Feeling insecure about security
Internet security is on our minds more than ever, and one common piece of advice is ‘use a VPN.’ Virtual private networks encrypt your data so the ISP you’re connecting through can’t see it. This is useful if you’re connecting to an access point you can’t 100% trust, such as in a coffee shop. But is a VPN really much of a better option than just trusting the coffee shop?
A piece on Slate last week highlighted the problems with VPNs
. They get all your data, tied to your account details and thus have a very good idea what you do online (they don’t get sensitive stuff sent through secure connections like HTTPS, for example, but just having the metadata about the sites you access can be valuable enough). And often you don’t know who really owns a VPN service, or what they really do with your data.
My to-do list has for a long time had an entry called 'Roll my own VPN.’ This is easier than it used to be and means you’re in control of your own data in a way that you’re not with a normal VPN. This TechCrunch article
explains the process of setting up a remote VPN (you can also host one at home using a dirt-cheap Raspberry Pi computer, but this might not be a good option for everyone).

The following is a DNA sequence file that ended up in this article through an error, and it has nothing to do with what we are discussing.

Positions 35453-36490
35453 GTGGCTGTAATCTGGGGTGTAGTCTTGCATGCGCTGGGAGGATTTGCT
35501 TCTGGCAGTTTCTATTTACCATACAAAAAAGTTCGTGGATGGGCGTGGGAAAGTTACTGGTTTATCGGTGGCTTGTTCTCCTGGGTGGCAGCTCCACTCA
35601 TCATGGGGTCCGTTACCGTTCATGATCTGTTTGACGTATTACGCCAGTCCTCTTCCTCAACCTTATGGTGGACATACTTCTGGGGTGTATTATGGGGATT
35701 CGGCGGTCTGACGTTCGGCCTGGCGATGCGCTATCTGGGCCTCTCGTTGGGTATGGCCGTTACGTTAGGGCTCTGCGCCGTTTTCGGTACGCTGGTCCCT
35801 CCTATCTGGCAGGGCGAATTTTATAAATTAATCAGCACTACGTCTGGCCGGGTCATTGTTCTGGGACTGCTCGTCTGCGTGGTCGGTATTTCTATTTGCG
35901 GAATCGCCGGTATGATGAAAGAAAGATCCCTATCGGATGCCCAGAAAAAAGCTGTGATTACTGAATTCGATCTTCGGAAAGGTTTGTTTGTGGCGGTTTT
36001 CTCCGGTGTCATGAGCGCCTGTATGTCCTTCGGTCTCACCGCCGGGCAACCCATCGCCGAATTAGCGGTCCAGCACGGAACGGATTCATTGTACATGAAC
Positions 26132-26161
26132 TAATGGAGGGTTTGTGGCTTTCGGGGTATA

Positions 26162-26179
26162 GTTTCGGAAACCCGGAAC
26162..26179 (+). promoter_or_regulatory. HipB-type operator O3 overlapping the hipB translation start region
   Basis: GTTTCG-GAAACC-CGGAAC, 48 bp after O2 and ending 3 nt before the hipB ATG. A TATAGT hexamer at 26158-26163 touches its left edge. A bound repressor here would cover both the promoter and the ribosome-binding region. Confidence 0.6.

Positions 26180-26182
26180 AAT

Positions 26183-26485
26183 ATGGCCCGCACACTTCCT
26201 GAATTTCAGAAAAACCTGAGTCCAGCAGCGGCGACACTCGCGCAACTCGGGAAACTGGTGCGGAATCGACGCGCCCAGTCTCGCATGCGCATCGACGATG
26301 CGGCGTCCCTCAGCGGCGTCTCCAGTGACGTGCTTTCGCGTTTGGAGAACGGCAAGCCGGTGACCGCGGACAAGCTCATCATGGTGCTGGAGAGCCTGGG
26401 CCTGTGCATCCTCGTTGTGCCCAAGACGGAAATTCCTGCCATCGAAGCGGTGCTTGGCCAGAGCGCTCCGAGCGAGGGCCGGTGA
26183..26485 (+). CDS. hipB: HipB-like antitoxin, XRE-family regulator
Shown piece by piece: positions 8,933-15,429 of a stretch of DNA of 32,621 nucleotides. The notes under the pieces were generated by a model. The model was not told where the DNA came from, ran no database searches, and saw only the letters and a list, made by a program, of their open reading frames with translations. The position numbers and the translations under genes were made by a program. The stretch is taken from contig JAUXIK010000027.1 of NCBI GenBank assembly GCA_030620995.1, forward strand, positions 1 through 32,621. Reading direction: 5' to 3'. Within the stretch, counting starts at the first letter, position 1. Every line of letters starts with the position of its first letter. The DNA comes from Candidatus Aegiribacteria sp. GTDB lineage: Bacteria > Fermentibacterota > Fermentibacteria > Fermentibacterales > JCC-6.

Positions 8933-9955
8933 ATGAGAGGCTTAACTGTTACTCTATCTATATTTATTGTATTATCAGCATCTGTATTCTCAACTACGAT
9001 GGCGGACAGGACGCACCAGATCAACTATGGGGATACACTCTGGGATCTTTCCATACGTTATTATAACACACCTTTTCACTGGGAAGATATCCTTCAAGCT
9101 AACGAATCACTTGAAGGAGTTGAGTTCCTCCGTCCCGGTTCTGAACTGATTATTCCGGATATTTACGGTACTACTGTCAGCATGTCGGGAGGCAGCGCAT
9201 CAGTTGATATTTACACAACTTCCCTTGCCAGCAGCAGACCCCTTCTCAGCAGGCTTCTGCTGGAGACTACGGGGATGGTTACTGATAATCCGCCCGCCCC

Rolling your own VPN isn’t 'click a button and you’re done’ simple though, so it’s not for everyone. And even if you get it up and running, you have to rely on third parties to an extent when it comes to ensuring your data doesn’t somehow get hacked at some point.
Personally I use TunnelBear
as my VPN, as it’s simple to use (featuring a fun cartoon bear), is owned by McAfee – a company trusted by many and at least a well-known name – and it makes a big deal of the audit
it undertakes each year. That’s still not a guarantee of 100% privacy, but at least it’s a start.
There are no certainties in internet security, but there’s definitely more room for transparency when it comes to VPN providers. Who is going to come along and establish itself as a trusted VPN for the masses? Maybe Apple, with its reputation for security and desire for more services revenue, could launch a VPN service tightly integrated with its own hardware?
For now, I’ll keep trusting the cartoon bear while meaning to sorted out my own personal solution some time soon – and thinking that really this should all be a lot simpler.